9. 9. “The Gulf War was the arena for the first battlefield use of armor-piercing munitions and reinforced tank armor incorporating depleted uranium. Depleted uranium played a key role in the overwhelming success of U.S. forces during the Gulf War. While DU showed the metal's clear superiority for both armor penetration and armor protection, its chemical and radiological properties gave rise to concerns about possible combat and non-combat health risks associated with DU use.”<br />“the Office of the Special Assistant believes that DU can pose a chemical toxicity and radiological hazard”<br />-TheUnited States Department of Defense<br />
  10. 10. "Levels of DU may exceed background levels of uranium close to DU contaminating events. Over the days and years following such an event, the contamination normally becomes dispersed into the wider natural environment by wind and rain. People living or working in affected areas may inhale contaminated dusts or consume contaminated food and drinking water.”<br />"Under most circumstances, use of DU will make a negligible contribution to the overall natural background levels of uranium in the environment. Probably the greatest potential for DU exposure will follow conflict where DU munitions are used.”<br />“Uranium isotopes emit mainly α, but also some β radiation, and a very small amount of γ radiation.”<br />-TheUnited Nations’ World Health Organization<br />
  11. 11. “Depleted uranium is a low-cost radioactive material that, in addition to other applications, is used by the military in kinetic energy weapons against armored vehicles. During the Gulf and Balkan conflicts concern has been raised about the potential health hazards arising from the toxic and radioactive material released. The aerosol produced during impact and combustion of depleted uranium munitions can potentially contaminate wide areas around the impact sites or can be inhaled by civilians and military personnel.” <br />-Institute of Nuclear Technology & Radiation Protection<br />“Within and adjacent to areas where DU has been used, groundwater used for drinking should be checked by appropriate authorities for possible DU contamination.”<br />-The United Nations Environment Programme (UNEP)<br />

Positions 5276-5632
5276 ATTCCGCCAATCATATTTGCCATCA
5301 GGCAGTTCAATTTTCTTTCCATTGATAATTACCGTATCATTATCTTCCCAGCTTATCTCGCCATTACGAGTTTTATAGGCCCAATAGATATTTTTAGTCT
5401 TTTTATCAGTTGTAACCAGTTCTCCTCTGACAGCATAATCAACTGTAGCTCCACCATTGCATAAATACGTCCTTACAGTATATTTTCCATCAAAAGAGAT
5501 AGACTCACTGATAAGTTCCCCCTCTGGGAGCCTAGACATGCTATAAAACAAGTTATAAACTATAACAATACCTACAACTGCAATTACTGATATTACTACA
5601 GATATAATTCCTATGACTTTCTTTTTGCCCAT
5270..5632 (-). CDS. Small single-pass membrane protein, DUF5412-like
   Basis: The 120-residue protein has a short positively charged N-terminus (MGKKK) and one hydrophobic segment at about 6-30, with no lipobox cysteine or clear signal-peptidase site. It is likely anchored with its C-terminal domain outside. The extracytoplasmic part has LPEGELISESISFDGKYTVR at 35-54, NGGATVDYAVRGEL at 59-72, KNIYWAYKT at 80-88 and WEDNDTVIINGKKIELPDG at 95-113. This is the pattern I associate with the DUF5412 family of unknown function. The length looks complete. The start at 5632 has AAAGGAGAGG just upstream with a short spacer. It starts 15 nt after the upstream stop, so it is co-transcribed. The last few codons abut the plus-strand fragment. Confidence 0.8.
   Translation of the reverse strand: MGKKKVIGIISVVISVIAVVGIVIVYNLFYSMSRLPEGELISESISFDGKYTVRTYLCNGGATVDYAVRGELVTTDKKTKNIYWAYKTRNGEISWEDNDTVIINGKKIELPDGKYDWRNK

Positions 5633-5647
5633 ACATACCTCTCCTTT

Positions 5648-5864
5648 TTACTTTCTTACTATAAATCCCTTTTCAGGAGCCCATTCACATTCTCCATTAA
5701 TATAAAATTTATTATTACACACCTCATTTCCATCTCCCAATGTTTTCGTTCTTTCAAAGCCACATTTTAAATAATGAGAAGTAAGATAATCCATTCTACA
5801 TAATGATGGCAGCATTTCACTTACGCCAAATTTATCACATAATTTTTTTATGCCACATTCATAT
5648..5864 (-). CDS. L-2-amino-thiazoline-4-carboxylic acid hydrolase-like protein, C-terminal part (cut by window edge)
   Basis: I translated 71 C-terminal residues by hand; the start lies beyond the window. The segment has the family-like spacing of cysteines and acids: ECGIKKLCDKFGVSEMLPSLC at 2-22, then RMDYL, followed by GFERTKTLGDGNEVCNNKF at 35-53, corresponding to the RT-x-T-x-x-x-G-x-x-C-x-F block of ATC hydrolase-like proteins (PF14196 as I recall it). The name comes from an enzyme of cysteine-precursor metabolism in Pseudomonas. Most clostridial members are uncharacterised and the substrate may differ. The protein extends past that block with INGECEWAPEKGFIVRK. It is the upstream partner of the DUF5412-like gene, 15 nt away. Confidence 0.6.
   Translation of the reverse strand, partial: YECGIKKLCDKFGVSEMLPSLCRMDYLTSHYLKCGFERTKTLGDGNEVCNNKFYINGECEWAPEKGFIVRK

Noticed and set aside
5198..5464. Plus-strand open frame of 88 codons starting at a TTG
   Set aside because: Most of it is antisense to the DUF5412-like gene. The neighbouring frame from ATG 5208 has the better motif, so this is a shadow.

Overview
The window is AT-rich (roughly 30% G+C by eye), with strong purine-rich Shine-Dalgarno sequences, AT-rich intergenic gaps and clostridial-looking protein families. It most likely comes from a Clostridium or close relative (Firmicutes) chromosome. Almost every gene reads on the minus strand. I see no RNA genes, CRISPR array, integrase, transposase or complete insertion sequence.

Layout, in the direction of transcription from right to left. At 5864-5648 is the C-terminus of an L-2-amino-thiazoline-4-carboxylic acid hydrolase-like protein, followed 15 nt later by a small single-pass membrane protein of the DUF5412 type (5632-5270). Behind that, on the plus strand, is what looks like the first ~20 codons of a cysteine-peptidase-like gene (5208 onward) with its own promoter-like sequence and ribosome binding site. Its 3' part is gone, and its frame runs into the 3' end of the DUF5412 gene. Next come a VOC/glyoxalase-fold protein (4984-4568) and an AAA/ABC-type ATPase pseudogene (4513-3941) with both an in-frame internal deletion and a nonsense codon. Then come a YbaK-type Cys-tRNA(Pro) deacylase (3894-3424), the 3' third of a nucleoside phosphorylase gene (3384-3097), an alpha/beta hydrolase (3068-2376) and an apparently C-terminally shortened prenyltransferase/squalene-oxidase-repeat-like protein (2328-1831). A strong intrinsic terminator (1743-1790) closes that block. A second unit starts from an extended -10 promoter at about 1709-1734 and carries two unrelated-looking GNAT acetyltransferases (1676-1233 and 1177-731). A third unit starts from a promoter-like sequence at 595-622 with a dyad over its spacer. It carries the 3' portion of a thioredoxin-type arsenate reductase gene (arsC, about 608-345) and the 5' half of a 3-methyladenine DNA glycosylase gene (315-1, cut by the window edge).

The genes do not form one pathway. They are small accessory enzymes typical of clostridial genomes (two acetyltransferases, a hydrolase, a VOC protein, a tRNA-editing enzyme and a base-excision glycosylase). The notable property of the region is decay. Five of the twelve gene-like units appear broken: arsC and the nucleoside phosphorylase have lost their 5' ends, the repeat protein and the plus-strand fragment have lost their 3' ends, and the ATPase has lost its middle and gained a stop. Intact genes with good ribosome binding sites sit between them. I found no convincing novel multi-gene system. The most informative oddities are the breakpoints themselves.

12. 12. “There may be areas where there is significant DU debris or dusts, but these should have been cordoned off and sign-posted accordingly.”<br />“Where justified and possible, clean-up operations in impact zones should be undertaken if there are substantial numbers of radioactive projectiles remaining and where qualified experts deem contamination levels to be unacceptable. If high concentrations of DU dust or metal fragments are present, then areas may need to be cordoned off until removal can be accomplished. Such impact sites are likely to contain a variety of hazardous materials, in particular unexploded ordnance. Due consideration needs to be given to all hazards, and the potential hazard from DU kept in perspective.”<br />-TheUnited Nations’ World Health Organization<br />
  13. 13. Above: A U.S. anti-tank and –personnel A-10 Thunderbolt II Aircraft, which fires DU rounds<br />Below: the same type of aircraft as above being loaded<br />A U.S. soldier holding a DU sabot round next to an Abrams A-1 tank<br />
  14. 14. “Depleted uranium is being used increasingly often as a component of munitions in military conflicts. Military personnel, civilians and the DU munitions producers are being exposed to the DU aerosols that are generated. “ “In aggregate the human epidemiological evidence is consistent with increased risk of birth defects in offspring of persons exposed to DU.” <br />-Rita Hindin (of the Biostatistics and Epidemiology Concentration, University of Massachusetts School of Public Health and Health Sciences), Doug Brugge (of the Department of Public Health and Family Medicine, Tufts University School of Medicine), and BinduPanikkar (of the Department of Civil and Environmental Engineering, Tufts School of Engineering<br />This chart illustrates the process in which depleted uranium is created.<br />
  15. 15. “Soldiers returning from the Gulf will be offered tests to check levels of depleted uranium in their bodies to assess whether they are in danger of suffering kidney damage and lung cancer as a result of exposure, the Ministry of Defence said last night.” “Depleted uranium is standard in a number of anti-tank weapons. Amounts in bullets, shells and bombs vary from 300 grams to 7 tonnes in the bunker-busters of the type dropped on Baghdad. The bombs used on the restaurant in an unsuccessful attempt to kill Saddam Hussein are believed to have contained tonnes of depleted uranium which would have contaminated the surrounding area. Experts have calculated that from all sources between 1,000 and 2,000 tonnes of depleted uranium were used by the coalition in the three-week conflict. Unep said immediate priorities should include restoring the water supply and sanitation systems, and cleaning pollution hot spots and waste sites to reduce the risk of epidemics from accumulated municipal and medical wastes. Prof [Brian] Spratt [FRS] added: "About 340 tonnes of DU were fired in the 1991 Gulf war. The coalition needs to make clear where and how much DU was used in the recent conflict.”” <br />- The Guardian <br />Army National Guard Spec. Gerard Darren Matthew was sent home from Iraq after DU gave him uranium contamination. After his return, his wife became pregnant and had a child that was missing three fingers on her left hand and almost all of her right hand. <br />